Oil Spills Along the Shore
Oil spilled into the water, having been pushed by winds and currents, often reaches the shore. Oil may strand at the high tide line, leaving black lines or globs of oil on the beach as the tide recedes. Thick layers of oil may coat rocks, beaches, or plants.
On waterlogged sediments such as on mudflats, oil will remain on the mud surface if left undisturbed, and be lifted again on the next tide. Where animals have burrowed into the mud, oil may penetrate the surface through these openings.
Sun, wind, and waves will gradually weather oil that remains on the beach (cause it to change physically and chemically), forming a hard asphalt-like substance, and eventually causing it to break apart and disappear. In sheltered areas, oil may remain for a long time.
Shore creatures that are harmed by oil are either injured or killed outright. Some creatures that can hide may survive oiling, such as snails or clams that can withdraw into their shells. These animals may take up toxic parts of the oil into their bodies, through eating contaminated food. Birds that feed along the shoreline may get oil on their feathers, causing them to lose their ability to keep themselves warm, and will likely die.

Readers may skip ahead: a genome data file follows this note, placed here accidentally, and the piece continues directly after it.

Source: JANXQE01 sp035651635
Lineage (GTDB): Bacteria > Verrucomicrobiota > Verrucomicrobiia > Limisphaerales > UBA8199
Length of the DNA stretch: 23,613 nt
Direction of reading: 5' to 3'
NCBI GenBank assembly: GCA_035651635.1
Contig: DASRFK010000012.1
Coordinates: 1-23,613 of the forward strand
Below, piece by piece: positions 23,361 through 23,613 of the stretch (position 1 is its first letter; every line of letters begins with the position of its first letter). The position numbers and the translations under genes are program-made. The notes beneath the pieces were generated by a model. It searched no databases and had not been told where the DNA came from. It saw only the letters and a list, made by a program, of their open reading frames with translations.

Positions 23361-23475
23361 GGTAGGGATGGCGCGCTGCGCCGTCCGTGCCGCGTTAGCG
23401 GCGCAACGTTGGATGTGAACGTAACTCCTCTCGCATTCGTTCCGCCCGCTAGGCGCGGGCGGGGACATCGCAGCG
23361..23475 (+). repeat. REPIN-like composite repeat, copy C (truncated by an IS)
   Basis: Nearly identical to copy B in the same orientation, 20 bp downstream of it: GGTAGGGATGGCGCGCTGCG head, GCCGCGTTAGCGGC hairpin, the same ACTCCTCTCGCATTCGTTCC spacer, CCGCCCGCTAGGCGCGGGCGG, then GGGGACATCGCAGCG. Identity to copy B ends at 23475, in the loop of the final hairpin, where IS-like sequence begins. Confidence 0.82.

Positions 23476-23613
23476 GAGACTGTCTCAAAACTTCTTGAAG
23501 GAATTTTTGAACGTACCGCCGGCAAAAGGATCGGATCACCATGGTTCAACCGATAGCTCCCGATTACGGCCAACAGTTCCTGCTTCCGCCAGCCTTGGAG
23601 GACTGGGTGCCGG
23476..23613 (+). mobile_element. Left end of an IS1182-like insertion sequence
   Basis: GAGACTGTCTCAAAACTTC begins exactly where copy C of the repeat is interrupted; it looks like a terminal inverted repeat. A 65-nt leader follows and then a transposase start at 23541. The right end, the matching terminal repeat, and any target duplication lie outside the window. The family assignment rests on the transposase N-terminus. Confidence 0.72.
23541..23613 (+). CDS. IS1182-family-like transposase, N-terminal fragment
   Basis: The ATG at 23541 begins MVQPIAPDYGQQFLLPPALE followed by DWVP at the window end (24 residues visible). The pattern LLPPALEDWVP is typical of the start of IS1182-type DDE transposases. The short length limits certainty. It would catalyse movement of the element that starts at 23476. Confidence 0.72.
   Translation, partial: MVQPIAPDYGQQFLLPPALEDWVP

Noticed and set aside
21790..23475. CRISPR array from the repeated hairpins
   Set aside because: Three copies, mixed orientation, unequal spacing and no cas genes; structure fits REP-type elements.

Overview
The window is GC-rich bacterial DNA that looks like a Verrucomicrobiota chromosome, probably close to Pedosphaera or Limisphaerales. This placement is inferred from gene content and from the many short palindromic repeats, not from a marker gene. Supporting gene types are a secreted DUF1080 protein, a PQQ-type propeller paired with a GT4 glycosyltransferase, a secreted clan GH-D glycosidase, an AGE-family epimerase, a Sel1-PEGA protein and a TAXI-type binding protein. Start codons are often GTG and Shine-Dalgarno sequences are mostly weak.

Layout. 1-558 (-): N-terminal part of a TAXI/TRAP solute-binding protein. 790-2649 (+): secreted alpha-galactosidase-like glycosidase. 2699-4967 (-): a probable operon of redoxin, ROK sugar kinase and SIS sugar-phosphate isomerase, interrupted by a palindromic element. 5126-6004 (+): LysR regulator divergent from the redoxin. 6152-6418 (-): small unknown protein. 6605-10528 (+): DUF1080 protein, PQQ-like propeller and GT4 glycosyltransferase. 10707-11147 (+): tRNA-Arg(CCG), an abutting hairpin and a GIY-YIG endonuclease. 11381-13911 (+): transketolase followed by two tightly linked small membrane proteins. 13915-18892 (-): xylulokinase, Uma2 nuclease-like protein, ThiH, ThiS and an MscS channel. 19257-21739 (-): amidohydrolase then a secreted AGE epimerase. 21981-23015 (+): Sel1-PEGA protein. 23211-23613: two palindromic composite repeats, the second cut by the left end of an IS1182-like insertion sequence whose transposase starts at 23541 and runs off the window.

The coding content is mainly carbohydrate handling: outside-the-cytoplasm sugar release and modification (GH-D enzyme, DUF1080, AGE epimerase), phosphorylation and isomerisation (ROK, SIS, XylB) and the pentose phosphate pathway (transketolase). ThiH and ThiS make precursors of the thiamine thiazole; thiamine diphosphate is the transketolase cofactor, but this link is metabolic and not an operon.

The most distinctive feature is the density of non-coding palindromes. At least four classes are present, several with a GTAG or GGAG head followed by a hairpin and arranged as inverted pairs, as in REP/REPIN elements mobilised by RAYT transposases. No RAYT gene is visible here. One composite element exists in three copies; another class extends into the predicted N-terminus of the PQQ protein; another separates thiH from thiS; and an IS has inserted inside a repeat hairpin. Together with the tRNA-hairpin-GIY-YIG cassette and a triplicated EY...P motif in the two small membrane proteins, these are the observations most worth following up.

Go back to the Oil Spills at the Water's Edges page.
More Information about Oil Spills in Coastal Waters
Oil Spills at the Water Surface: Learn how oil can affect marine life at the surface of the water.
Education: For Students and Teachers: Visit the main education page to explore other ways to learn about the ocean and the impacts of pollution.
Oil Behavior and Beach Sediments: This exercise demonstrates how lighter and heavier oils behave differently when spilled onto fine-grained, medium-grained, and coarse-grained sediment.
Mapping How Sensitive the Coasts Are to Oil Spills: Learn how NOAA produces Environmental Sensitivity Index (ESI) maps to identify coastal locations, wildlife, and human use resources that may be especially vulnerable to an oil spill.
Mearns Rock: Watching Ecological Recovery from an Oil Spill: Examine a series of photographs of "Mearns Rock," a large boulder in Prince William Sound, Alaska, which was oiled but not cleaned during the 1989 Exxon Valdez oil spill, in order to learn how marine life recovers from this kind of major, one-time stress.
Shoreline Cleanup and Assessment Technique: Learn about Shoreline Cleanup and Assessment Technique (SCAT), a systematic method for surveying an affected shoreline after an oil spill.
Oil Spill Assessment and Restoration: Find out about the steps NOAA takes to restore the environment after an oil spill in coastal and marine waters.